3. Get familiar with the terms of partnership deals.
“Almost everything in sports is a sellable property, and most players, teams, and leagues certainly take advantage of that,” Curtis notes. “It is really helpful to know what you have access to and what you don't when it comes to player likeness, team and league IP [intellectual property], and other partners in the space."

Despite potentially stringent guardrails, “this doesn't mean you should completely avoid anything you don't have access to,” Curtis says. Instead, think about ways to get “really creative and own moments [you] typically shouldn’t without breaking any rules.”Clever Plays Event Profs Can Take Out of the Sports Marketing PlaybookIn the sports world, games could be announced six-plus months in advance, giving marketers a long lead time and the challenge of keeping fans engaged throughout it. Think of it in three stages, Thomas suggests: “marketing that leads up to the event for attendees, during the event to drive interest, and following the event to continue building engagement.”Photo: Courtesy of RCX Sports

4. Create a not-too-solid promotion plan.
You want to be confident in each of the channels you’re marketing on—as well as the timeline for each deliverable, Thomas says, making sure to be “clearly aligned in every aspect of the campaign” as far as brand messaging and creative assets.” However, in the sports world, you also “need to be ready for any moment and able to adjust on the fly," Thomas says.

“I think all events are like that, but when it comes to sports, something could happen where it could lead you into a new direction,” Thomas notes, such as “factors out of our control like injuries, trades, hot (or cold) streaks, athletes winning or losing a game the night before they are supposed to be appearing at your event—the list goes on,” Curtis adds.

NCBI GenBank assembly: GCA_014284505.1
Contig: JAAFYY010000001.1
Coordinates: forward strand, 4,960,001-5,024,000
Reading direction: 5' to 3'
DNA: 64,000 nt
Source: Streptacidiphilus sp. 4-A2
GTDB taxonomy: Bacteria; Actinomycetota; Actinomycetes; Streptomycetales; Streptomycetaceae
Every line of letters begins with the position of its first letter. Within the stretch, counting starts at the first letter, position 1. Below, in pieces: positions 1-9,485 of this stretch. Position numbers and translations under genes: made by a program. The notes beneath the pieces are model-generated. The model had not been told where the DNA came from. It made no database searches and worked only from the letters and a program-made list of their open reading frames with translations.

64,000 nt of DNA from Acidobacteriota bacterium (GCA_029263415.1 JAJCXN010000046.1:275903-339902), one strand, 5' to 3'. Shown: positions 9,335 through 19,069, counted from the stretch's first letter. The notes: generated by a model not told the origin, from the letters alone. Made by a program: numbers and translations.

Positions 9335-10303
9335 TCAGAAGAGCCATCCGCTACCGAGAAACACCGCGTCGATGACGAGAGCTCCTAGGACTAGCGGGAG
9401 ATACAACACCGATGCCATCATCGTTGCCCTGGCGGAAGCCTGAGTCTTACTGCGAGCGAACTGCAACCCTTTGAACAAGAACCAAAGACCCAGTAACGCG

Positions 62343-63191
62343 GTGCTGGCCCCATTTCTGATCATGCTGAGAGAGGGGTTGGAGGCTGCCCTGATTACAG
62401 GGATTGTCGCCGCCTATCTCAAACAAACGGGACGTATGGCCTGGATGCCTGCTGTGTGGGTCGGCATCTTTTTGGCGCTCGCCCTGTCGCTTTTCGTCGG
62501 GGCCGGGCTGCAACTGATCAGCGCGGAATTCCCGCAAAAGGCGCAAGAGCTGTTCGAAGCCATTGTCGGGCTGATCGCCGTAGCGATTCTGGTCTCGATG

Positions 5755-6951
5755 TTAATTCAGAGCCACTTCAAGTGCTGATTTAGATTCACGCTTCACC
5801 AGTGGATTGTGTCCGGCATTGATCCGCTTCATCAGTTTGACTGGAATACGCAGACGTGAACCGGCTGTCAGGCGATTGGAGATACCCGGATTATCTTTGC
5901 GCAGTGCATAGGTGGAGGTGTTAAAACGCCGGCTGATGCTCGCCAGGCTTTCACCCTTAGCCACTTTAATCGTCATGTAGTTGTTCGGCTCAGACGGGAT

In these instances, “the audience will already be [emotionally] connected,” so don’t be shy in using this to your advantage “to add to the experience,” Thomas says.

5. Don’t force brand deals.
“Forcing brand deals with athletes when it's a stretch or doesn't make sense” is a big red flag, Curtis says. “The best talent deals in sports marketing come from when the athlete or entity has a real connection to the brand or product. If that doesn't exist already, the talent won't be excited to participate, so neither will their fans.”

Also, ditch the athlete-driven contests and sweepstakes, Curtis advises. “Sure, they seem fun, but there is a whole corner of social media now that is filled with bots and scammers that are just looking to win free stuff. These are very likely not the consumer you are trying to build a long-lasting connection with, so the initiative will likely miss the mark.”Clever Plays Event Profs Can Take Out of the Sports Marketing PlaybookJoe Silberzweig and Adam Richman, the co-founders and co-CEOs of Medium Rare, the event production company behind Guy Fieri’s Flavortown Tailgate, say: "The best ideas are new ones."Photo: Courtesy of Medium Rare